Pfizer vaccine rollout set for Thursday at St Stanislaus College


The US-made Pfizer COVID-19 vaccine is set to rollout in Guyana on Thursday starting at the St Stanislaus College in Georgetown.

The country received 146,250 of the vaccines on Tuesday which will be used to immunise children aged 12 to 18 years.

Minister of Health, Dr Frank Anthony on Wednesday said Guyana is expecting more vaccines in the coming months. This first batch was donated by the US government which allows more than 70,000 children to be vaccinated.

“With the allocation to Guyana we will have enough Pfizer vaccines to cover our entire young population, that is persons below the ages of 18…,” Dr Anthony said during his daily COVID-19 update.

The Health Minister is hopeful that parents will have their child/children vaccinated so as to safeguard them once schools reopen on September 6. But Education Minister Priya Manickchand assured that unvaccinated children will not be prevented from attending physical classes when schools are reopened.

A sensitisation session on the vaccines will also be done on Thursday; this will be followed with the names of other schools that will be used as immunisation sites.

Meanwhile, Dr Anthony said the government is anxiously awaiting data from the US Federal Drug Administration (FDA) as to whether the Pfizer vaccine can be used to vaccinate children between the ages of five and 11.

“So once we see that emergency use authorization for use in the younger population, we will be able to extend the vaccination to younger population.”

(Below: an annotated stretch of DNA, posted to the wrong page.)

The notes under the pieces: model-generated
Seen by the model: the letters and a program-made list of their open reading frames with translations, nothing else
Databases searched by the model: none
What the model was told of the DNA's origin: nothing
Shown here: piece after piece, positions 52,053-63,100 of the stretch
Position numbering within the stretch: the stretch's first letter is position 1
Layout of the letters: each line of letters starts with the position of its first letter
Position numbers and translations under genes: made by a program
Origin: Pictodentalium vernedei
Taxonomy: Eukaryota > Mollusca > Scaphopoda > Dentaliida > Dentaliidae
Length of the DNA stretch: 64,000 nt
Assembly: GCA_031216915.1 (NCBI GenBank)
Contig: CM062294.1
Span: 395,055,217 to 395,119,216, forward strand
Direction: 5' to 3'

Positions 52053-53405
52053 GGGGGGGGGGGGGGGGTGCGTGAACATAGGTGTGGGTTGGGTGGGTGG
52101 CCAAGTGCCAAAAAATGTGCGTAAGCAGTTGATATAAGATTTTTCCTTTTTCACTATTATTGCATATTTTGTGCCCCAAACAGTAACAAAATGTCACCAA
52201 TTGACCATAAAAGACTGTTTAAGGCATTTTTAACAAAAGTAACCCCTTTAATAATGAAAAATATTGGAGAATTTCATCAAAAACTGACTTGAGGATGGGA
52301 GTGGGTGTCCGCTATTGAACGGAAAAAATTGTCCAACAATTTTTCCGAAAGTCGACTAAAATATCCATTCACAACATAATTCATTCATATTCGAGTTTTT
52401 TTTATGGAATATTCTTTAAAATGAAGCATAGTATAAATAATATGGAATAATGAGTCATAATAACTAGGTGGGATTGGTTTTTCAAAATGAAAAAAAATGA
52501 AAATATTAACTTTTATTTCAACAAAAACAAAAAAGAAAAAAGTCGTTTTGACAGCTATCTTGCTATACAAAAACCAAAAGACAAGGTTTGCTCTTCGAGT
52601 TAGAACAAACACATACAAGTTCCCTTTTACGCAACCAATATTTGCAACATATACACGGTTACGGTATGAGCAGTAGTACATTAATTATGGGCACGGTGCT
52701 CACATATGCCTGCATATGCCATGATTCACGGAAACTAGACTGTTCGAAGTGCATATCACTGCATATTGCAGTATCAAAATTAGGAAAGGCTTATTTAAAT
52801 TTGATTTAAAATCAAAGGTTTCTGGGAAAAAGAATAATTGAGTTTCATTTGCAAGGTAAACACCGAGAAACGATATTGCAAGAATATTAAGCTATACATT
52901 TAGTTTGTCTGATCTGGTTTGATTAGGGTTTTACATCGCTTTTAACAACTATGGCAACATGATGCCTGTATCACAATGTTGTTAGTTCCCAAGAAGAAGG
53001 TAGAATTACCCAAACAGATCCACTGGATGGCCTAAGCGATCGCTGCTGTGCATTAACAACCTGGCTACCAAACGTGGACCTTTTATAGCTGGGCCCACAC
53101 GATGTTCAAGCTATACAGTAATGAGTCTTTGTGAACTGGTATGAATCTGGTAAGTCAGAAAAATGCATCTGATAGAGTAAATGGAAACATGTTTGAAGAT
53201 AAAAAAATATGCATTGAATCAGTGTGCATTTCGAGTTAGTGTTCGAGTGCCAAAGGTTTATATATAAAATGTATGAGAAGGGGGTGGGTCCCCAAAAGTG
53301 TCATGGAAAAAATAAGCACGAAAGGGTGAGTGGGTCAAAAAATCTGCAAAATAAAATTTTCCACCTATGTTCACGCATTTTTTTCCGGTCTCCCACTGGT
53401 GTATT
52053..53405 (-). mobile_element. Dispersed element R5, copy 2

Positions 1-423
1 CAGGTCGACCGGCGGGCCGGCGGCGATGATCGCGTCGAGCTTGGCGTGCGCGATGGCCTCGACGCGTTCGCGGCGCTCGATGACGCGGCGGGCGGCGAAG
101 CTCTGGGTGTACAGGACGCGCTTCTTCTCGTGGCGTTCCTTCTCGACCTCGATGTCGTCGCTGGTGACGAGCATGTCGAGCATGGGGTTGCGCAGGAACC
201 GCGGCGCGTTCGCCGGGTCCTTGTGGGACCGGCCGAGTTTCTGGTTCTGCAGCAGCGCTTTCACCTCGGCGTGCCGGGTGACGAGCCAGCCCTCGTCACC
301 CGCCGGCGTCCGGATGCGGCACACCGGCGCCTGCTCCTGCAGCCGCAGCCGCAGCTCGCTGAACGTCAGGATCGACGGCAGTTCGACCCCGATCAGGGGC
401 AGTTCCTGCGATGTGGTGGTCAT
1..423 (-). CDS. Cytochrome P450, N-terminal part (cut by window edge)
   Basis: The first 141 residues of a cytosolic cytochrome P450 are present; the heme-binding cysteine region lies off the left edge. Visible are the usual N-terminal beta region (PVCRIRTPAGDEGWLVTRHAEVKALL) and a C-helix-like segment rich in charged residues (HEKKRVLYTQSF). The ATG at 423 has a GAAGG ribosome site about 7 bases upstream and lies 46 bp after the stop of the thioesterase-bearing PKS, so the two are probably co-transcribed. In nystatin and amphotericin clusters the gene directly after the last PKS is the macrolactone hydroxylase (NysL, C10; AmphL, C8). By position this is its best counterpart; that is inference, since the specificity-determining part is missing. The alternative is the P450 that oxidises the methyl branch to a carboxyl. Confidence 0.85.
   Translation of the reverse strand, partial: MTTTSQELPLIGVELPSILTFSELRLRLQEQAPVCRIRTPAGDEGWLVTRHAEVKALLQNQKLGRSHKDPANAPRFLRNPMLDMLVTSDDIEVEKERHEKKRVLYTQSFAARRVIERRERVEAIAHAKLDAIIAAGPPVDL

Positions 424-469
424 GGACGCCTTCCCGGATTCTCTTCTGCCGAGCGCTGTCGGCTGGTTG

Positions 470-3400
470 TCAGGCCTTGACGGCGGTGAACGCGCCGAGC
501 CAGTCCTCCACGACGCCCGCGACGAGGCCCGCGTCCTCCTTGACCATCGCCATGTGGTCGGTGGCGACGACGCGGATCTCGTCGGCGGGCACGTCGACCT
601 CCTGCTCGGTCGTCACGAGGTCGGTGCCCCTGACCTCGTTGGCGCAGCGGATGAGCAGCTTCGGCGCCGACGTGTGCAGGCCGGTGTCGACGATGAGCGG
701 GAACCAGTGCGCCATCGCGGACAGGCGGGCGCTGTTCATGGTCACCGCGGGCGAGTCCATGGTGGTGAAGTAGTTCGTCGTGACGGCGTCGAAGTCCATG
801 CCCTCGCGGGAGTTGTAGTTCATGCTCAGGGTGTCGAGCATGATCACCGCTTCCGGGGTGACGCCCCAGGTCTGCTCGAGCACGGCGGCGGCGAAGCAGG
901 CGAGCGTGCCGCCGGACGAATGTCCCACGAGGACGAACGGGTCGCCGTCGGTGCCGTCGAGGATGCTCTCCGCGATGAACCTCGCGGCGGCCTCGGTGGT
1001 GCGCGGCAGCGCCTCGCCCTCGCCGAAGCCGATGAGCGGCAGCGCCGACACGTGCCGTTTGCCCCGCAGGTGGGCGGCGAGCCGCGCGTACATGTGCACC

The countrywide vaccination programme is ongoing with 305, 012 persons 18 and older receiving their first dose and 155, 688 fully vaccinated.

A regional breakdown of the vaccination programme shows Region One continue to lead with 70.9 per cent of its population vaccinated with the first dose; this is followed by Region Nine with 66.9 per cent.

Other regions already with the first dose are as follows; Region Two (50.6 per cent), Region Three (56.9 percent), Region Four (63.8 per cent), Region Five (59.3 per cent), Region Six (64.5 per cent), Region Seven (61 per cent), Region Eight (39 per cent) and Region Ten (21.9 per cent).

The Health Minister explained that the challenge in Region Eight is as a result of myths in the community where religious leaders are taking a strong stance telling residents that they don’t need the vaccine if they believe in God.


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